If it works, it works
LIU Post seniors use superstitions on championship course
OWINGS MILLS, Md. -- This was it. Never again will LIU Post’s seniors suit up for the Pioneers.
They had won an NCAA Division II women’s lacrosse national championship last year, but that was then. There will be no more chances after this season to win another one.
Ashley Olen, Abbie Ross, Brie-Claire Drost, Aimee Capps and Bridgett Soares didn’t come away disappointed. LIU Post rode a streak of six unanswered goals in the second half to claim a 10-7 victory against Limestone.
It was, in fact, the team’s second NCAA title in as many years and fourth in school history.
“From the beginning of the year, [the seniors] came in saying, ‘We’re leaving with another ring,’” Olen said. “Our goal was to get another ring on our finger. That’s how we wanted to end our career. We can’t even describe how we feel right now. We all played with our hearts.”
No matter what happens from here on out, nobody will ever be able to take this experience away from the players who made it happen.
“[Sunday], we woke up and realized it was our last game,” said Dominique Mosca, the team’s goalkeeper. “Whether we’re coaching after this or involved in the game somehow, this is the last time we were all going to be on the field together with another shot at having another ring on our finger. We wanted to do anything and everything possible to make it happen and leave with one. We were determined.”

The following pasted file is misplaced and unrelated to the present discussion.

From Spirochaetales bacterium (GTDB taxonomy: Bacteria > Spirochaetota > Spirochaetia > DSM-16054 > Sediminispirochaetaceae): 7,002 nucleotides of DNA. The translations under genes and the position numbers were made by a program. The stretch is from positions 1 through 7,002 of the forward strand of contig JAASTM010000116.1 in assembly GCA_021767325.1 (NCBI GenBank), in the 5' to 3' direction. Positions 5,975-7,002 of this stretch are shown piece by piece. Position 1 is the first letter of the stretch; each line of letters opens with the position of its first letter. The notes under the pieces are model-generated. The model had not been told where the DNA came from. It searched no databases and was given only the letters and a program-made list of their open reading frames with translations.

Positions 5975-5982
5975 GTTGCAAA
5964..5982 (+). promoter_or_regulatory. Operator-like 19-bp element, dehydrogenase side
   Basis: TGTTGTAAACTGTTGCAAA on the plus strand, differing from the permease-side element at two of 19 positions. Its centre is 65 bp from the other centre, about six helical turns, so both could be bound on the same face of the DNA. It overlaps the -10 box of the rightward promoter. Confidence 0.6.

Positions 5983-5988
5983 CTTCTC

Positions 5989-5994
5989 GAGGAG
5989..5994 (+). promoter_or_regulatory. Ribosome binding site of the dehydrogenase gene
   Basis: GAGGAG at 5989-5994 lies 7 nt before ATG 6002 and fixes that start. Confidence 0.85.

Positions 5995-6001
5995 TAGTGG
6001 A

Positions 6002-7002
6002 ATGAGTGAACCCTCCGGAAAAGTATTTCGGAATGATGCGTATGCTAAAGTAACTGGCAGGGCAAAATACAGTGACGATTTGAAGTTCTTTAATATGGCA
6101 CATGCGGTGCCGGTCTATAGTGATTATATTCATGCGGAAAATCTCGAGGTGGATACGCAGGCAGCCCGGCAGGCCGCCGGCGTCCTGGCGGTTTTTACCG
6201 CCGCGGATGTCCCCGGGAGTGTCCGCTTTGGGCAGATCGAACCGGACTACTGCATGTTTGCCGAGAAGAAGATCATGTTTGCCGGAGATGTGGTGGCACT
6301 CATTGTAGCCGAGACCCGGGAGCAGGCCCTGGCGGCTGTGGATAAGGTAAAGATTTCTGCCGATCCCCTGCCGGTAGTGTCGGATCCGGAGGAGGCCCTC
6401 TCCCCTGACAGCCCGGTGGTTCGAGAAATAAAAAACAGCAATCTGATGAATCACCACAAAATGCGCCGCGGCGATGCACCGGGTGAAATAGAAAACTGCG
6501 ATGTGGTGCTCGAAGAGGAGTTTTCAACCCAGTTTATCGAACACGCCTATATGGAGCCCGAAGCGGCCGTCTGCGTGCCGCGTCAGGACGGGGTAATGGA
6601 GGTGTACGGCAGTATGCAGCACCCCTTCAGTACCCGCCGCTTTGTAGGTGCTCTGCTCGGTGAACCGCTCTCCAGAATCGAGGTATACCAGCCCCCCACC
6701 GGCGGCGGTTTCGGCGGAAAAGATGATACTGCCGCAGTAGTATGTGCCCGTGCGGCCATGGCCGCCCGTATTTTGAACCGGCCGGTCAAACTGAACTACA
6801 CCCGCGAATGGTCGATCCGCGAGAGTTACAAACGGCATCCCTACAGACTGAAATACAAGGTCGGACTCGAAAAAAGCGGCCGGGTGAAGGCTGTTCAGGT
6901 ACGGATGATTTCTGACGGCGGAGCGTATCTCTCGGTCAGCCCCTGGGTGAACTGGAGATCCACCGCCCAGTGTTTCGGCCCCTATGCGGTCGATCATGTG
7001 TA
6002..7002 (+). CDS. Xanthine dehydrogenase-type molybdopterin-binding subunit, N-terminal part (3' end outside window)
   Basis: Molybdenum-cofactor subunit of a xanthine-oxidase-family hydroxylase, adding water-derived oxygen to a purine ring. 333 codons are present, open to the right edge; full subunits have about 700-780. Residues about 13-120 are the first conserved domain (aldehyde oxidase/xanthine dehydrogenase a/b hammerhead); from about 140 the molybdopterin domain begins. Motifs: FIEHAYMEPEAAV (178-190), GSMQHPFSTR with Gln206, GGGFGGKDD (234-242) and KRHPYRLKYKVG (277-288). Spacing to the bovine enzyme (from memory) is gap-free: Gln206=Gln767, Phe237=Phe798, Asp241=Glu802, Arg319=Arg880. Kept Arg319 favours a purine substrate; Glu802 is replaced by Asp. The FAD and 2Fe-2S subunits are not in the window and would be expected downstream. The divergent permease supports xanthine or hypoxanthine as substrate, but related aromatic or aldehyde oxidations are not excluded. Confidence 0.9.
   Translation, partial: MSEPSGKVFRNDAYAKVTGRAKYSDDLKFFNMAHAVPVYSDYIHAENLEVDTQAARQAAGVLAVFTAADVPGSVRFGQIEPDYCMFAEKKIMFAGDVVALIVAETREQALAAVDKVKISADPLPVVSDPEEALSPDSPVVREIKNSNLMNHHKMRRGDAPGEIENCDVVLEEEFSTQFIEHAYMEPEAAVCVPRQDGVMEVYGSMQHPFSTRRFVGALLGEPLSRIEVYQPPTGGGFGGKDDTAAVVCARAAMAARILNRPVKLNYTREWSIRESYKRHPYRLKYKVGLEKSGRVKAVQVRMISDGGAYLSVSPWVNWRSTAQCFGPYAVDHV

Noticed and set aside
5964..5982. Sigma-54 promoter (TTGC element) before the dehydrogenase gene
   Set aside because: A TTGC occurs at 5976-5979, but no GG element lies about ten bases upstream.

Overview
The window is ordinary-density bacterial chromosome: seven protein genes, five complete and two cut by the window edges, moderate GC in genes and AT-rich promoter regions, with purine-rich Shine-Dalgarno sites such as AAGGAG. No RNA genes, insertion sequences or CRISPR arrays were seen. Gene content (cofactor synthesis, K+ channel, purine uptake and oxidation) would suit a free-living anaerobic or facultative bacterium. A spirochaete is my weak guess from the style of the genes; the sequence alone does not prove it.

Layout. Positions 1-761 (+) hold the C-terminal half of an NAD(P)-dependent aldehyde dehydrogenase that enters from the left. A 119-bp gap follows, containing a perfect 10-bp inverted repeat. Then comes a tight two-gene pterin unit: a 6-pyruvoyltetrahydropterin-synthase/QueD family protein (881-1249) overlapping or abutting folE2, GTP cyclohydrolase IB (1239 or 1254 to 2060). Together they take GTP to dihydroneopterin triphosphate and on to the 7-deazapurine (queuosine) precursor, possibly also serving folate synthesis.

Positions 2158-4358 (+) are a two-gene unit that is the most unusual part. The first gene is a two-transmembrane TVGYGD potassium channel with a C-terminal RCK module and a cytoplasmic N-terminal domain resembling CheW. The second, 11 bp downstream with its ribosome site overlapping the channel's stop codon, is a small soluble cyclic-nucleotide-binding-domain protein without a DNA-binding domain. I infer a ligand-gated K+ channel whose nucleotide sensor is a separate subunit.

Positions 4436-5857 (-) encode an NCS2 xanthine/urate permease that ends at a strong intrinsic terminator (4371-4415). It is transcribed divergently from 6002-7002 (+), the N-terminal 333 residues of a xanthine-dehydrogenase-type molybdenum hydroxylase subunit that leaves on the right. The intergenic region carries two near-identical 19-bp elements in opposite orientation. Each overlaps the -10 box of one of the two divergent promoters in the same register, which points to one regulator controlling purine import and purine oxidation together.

Besides talented, the young LIU Post women are collectively superstitious. Before the game Sunday, there was what has become a traditional shot of pickle juice.
“We kind of wake up and we all get breakfast together,” Mosca said. “We all just looked at each other and said, ‘It’s today.’ It’s a waiting game. We all do shots of pickle juice … a select few. Whatever it is to get our mindset right, we take care of it. It’s kind of a good vibe between all of our teammates.”
“I was part of the select few that took a shot of pickle juice,” Capps said. She also had something else to do before the game. She watched Little Rascals “several times.”
Evidently, pickle juice is not just a silly superstition. There’s actually some sort of actual benefit … or so the senior Pioneers say.
“The pickle juice has a lot of salt and stuff, and we use it for the hydration factor ... for retaining the water and being ready to rock for game time,” Drost said.
Whatever the routine, it worked for the LIU Post bunch of seniors on Sunday.